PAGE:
An Empire Between Sun and Sea: Oman Mini-AAR

Author: hsiwangmu
Published: 2019-04-01, edited: 2019-04-01
Do you ever get tired of all the love Victoria II gets?
Really, you aren't just - saying that to humour me...

Well, whatever, have a Victoria: Revolutions: An Empire Under the Sun: Victoria Improvement Project AAR.

... Please don't try to say that all in one breath...
Well, hello there!

As you well know, all good people hate anything to do with the holiday known as April... Something-or-other. Why joke, when you can work? I know, a brilliant observation on my part.

Somebody close to me, far more fond of humour, playfully suggested I write an AAR. "You like those!"
And that's true, I do. And, surely, some of the troubles that have plagued Puyi's inconsolate ghost couldn't possibly plague an AAR I just started today, now, could they?


well. here you go.
here's your 'aar.'

Welcome... To Victoria (Revolutions): And Empire Under the Sun.
Victoria is something of an unwanted step-child now, I suppose.

I can't justify being fond of it and FtG while being less and less interested in Darkest Hour (and, by extension, HoII; but really, play Darkest Hour if you're going to play a classic HoI game! It's just not for me so much, anymore)... Not easily, at least.

The game is clunky, an absolute mess of UI that doesn't feel intuitive even for those poor souls who've got it engraved onto their muscle memory. It is, in many ways, poorly designed even for the time, with numerous flaws I won't hesitate to point out.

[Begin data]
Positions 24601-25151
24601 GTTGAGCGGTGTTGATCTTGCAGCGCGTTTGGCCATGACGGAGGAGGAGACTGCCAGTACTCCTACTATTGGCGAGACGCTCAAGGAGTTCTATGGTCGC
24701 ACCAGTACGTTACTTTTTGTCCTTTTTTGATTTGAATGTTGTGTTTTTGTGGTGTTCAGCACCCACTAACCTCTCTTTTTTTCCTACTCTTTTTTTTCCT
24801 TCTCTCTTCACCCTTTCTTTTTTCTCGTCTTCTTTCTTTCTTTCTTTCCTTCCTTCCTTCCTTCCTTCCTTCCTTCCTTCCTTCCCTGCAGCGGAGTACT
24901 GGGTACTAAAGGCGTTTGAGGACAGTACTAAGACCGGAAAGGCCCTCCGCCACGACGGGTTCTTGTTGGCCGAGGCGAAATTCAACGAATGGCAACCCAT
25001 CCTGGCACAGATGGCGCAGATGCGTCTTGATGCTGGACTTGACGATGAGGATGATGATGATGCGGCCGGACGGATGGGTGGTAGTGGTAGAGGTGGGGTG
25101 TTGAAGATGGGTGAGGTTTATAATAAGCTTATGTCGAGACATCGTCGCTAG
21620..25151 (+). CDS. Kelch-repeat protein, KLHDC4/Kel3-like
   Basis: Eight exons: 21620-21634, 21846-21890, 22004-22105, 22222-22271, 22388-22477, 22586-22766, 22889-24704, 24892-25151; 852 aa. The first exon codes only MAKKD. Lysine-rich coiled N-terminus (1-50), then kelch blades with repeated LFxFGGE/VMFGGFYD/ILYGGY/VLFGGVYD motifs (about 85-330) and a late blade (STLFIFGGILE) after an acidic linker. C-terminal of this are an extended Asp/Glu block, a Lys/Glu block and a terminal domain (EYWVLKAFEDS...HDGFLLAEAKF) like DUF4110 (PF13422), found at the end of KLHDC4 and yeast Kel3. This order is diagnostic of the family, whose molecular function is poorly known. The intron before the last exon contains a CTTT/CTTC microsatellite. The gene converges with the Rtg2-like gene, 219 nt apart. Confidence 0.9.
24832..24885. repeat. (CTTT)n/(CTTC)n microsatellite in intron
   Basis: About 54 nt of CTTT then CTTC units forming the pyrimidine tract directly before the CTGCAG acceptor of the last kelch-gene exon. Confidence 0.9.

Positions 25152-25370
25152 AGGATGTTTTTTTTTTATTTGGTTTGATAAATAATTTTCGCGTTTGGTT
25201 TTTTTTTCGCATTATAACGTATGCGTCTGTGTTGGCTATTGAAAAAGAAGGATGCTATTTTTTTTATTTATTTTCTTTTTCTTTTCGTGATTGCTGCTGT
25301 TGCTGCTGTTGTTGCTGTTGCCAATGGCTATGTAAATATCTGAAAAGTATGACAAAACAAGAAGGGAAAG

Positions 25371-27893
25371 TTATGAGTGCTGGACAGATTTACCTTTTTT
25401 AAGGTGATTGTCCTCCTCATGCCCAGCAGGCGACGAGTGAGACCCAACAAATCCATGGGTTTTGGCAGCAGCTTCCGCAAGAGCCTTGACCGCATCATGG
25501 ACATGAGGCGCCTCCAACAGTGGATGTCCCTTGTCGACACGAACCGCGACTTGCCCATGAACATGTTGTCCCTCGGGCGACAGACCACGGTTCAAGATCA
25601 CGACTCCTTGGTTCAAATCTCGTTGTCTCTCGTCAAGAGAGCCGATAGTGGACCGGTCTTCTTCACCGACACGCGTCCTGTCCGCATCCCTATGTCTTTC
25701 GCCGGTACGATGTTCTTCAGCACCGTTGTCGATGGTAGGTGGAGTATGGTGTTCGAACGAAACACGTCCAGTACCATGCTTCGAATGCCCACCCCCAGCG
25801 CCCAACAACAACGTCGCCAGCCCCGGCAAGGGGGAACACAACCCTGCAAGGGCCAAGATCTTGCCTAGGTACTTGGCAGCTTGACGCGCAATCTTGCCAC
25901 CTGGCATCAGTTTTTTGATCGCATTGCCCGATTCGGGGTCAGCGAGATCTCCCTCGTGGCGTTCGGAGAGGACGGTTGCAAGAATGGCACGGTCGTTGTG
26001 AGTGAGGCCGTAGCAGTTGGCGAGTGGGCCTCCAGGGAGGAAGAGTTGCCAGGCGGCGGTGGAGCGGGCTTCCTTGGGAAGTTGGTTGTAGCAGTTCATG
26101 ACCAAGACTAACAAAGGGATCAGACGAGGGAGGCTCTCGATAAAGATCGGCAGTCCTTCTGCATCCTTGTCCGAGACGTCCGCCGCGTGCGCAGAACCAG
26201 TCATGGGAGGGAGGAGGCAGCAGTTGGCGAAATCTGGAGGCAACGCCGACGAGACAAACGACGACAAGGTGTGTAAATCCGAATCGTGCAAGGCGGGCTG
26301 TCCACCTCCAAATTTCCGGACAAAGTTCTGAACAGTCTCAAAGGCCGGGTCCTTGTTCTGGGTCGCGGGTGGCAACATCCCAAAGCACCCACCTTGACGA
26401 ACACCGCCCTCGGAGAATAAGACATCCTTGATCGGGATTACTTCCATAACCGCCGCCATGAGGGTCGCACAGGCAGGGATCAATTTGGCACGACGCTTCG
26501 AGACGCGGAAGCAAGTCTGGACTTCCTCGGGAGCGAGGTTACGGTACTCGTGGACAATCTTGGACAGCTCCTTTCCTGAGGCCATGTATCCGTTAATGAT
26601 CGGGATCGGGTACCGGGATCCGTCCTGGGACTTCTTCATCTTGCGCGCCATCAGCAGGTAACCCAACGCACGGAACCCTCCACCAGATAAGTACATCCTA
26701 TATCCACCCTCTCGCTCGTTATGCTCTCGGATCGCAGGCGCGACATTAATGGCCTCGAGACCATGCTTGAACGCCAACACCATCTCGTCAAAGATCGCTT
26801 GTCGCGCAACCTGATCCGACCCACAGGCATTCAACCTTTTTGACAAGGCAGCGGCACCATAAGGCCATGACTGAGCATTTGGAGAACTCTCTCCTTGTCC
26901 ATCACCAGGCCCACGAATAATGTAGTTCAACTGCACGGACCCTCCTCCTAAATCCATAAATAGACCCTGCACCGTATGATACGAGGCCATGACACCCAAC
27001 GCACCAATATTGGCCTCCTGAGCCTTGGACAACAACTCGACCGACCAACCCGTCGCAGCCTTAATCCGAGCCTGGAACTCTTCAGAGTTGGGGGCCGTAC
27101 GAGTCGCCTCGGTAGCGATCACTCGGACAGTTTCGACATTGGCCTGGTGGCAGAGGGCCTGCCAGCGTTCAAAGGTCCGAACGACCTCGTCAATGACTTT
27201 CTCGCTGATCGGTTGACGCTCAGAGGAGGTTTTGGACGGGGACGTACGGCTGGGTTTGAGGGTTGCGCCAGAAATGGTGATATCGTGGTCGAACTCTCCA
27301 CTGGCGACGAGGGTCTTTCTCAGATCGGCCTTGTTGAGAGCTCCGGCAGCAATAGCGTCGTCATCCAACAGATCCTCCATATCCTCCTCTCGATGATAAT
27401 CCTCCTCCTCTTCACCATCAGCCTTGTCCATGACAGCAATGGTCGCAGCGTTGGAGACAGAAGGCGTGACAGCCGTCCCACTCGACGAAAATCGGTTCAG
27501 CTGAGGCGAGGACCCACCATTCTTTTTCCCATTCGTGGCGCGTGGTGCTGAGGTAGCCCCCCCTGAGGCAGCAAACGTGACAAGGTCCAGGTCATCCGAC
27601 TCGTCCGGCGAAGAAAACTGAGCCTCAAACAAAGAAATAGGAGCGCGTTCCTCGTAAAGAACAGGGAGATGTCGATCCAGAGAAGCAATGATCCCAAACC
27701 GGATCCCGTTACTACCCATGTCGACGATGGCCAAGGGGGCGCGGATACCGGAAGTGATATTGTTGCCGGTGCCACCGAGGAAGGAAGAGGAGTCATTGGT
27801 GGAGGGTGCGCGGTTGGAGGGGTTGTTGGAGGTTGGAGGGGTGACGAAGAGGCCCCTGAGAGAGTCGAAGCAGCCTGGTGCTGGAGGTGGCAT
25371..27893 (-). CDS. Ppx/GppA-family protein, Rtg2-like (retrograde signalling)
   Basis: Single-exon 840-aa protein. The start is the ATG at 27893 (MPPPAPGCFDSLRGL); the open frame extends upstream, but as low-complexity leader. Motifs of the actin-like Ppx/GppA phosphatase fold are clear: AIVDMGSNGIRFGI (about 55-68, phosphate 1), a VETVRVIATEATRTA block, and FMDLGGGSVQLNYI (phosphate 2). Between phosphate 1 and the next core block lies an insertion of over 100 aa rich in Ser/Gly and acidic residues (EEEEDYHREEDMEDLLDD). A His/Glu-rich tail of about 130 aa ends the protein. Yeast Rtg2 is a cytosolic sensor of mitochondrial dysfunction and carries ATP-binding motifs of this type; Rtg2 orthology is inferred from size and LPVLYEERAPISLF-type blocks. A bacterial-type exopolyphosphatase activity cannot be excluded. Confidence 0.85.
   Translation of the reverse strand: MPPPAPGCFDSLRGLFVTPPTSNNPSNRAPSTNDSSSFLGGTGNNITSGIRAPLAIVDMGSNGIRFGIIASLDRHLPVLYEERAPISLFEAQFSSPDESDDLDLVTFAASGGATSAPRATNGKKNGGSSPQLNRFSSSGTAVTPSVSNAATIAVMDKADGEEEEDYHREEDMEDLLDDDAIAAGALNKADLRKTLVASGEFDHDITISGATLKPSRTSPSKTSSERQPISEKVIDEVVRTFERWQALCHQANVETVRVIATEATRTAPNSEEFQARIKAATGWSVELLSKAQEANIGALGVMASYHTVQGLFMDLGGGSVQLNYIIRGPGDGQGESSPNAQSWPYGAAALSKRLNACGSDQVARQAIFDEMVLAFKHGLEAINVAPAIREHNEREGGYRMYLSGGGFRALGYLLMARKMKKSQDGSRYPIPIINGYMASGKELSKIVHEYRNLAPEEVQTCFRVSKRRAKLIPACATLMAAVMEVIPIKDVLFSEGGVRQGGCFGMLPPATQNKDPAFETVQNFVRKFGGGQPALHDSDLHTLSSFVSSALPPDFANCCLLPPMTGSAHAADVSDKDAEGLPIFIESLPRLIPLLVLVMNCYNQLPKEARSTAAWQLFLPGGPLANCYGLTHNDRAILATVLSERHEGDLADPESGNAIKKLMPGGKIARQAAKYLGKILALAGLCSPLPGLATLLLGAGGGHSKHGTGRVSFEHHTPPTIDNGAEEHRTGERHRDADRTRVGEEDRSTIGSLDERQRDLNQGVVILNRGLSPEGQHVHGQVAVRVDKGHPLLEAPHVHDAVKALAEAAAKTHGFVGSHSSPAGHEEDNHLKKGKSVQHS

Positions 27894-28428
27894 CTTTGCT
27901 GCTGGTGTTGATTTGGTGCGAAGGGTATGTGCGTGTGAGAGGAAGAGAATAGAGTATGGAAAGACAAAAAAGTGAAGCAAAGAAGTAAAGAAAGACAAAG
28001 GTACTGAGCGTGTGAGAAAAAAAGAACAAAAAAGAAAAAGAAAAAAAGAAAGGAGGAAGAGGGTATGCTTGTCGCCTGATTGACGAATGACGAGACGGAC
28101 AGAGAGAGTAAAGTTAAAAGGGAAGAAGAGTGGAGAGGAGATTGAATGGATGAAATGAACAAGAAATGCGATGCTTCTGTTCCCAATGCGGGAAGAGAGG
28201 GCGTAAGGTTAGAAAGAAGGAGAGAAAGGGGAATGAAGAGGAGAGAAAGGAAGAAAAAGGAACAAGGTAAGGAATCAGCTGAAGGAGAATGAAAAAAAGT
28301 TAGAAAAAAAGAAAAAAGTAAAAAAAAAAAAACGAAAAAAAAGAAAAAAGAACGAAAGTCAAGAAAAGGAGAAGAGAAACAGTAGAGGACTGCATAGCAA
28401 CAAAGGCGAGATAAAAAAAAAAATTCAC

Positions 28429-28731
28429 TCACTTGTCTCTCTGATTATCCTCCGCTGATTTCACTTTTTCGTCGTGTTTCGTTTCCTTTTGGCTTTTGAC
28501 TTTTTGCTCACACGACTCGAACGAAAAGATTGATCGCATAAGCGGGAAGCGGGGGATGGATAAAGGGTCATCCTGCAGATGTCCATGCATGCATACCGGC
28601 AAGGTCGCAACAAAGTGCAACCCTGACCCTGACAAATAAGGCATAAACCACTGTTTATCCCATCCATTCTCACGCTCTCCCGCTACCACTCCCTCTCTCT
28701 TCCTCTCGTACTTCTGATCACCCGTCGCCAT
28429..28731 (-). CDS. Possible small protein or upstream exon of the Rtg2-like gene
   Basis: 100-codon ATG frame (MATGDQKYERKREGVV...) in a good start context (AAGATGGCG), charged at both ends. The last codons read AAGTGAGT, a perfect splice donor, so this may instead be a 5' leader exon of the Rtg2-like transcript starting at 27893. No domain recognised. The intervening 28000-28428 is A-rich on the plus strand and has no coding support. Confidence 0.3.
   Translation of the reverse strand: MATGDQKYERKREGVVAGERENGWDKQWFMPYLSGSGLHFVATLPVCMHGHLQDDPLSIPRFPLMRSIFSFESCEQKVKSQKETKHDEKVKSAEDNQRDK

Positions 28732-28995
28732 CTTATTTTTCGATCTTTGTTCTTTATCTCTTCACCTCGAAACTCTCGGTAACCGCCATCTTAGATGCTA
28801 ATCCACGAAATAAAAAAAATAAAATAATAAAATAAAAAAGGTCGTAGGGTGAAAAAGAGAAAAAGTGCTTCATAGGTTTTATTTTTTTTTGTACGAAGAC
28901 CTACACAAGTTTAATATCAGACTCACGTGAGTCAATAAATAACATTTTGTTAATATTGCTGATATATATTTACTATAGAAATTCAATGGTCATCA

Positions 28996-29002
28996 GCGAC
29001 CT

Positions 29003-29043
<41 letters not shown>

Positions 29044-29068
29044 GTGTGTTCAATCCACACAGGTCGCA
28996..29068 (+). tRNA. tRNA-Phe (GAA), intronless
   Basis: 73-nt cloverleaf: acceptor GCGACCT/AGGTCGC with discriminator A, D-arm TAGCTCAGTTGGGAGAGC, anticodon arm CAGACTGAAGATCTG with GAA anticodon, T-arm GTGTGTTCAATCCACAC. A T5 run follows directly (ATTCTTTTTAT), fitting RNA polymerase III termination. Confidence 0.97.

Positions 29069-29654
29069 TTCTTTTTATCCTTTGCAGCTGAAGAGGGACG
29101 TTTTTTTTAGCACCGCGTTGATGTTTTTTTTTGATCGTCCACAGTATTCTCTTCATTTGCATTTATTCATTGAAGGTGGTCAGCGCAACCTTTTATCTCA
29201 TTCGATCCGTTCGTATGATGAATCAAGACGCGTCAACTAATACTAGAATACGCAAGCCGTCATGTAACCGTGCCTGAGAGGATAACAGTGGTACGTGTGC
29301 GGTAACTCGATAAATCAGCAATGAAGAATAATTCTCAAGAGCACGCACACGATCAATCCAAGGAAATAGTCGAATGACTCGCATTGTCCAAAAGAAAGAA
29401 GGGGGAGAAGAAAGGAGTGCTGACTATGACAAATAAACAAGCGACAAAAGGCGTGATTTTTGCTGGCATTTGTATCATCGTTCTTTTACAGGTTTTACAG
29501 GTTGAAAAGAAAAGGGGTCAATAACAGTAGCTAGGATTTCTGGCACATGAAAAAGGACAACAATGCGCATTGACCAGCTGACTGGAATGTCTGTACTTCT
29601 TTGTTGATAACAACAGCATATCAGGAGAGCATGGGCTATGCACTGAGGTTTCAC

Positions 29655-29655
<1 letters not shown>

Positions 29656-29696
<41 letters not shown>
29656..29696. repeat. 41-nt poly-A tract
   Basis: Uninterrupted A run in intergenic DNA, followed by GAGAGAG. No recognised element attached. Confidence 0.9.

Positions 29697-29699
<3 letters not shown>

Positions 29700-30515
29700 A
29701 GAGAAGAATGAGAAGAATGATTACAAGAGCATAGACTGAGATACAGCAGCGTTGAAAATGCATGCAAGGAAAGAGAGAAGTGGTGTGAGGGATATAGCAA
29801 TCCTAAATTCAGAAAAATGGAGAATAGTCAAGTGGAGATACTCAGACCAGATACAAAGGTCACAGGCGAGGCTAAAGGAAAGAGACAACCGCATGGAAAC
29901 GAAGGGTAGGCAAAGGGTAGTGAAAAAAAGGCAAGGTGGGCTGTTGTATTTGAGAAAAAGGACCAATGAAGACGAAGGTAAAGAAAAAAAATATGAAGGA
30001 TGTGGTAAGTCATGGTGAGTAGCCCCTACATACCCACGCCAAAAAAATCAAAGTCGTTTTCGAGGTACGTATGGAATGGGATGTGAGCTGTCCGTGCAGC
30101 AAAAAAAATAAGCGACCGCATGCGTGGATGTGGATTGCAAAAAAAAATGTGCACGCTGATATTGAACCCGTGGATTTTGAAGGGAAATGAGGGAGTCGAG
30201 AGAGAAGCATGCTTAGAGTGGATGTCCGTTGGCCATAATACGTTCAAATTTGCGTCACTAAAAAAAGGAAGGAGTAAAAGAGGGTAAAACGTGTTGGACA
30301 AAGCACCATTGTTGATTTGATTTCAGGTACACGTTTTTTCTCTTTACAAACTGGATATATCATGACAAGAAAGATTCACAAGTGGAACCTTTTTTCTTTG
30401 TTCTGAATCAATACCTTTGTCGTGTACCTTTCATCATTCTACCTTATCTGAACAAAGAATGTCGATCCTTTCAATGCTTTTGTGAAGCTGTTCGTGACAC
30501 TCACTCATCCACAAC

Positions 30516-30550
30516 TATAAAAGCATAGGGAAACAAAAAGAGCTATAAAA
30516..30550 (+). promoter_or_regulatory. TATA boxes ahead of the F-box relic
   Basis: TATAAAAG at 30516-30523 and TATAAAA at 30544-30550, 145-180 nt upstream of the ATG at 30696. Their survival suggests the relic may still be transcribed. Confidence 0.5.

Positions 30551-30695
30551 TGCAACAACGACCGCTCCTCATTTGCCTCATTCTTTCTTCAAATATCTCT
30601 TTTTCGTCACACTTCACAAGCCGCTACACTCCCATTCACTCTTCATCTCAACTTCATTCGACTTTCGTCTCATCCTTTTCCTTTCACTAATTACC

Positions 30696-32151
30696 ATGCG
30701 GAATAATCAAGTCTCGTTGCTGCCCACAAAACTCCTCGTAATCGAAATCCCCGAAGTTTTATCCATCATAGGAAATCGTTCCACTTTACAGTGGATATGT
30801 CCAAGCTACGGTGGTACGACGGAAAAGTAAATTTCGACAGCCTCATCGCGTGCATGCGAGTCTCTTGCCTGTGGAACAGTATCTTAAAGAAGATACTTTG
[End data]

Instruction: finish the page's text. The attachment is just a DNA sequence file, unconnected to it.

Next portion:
... All that said...

Full disclaimer, I do love it more than Victoria II. It's a mix of the atmosphere - actual music, rather than the (great!) compositions of Andreas - and strangely beautiful imagery, the clunky and oddly-shaped provinces of the map, and an economy that is marginally more realistic than that of VII...

If giving you a level of state control over everything that would is at as immersion-ruining as it is hilarious.

You'll notice the Very British fellow above us. He is this game's mascot character. I like to think he has a Very British name. Clemence? Let's go with that. And look at that walrus of a mous - oh, it got cut off.

... Well, uh, where I was going with this, is that the game focuses on the larger-and-secondary powers.

This isn't necessarily a bad thing; the depth of events for them is one of Victoria: Revolutions' stronger factors, and the content for smaller nations is rectified somewhat by the Victoria Improvement Project, or VIP - use it, if you decide to give this old game a go. It's well worth your time.
Ah, Russia!

Minty green and far too easy a power for its problems, as well as being a nightmare to play in a game that requires you to manually replenish the manpower of your troops... Unit-by-unit.

We won't be playing Russia, then.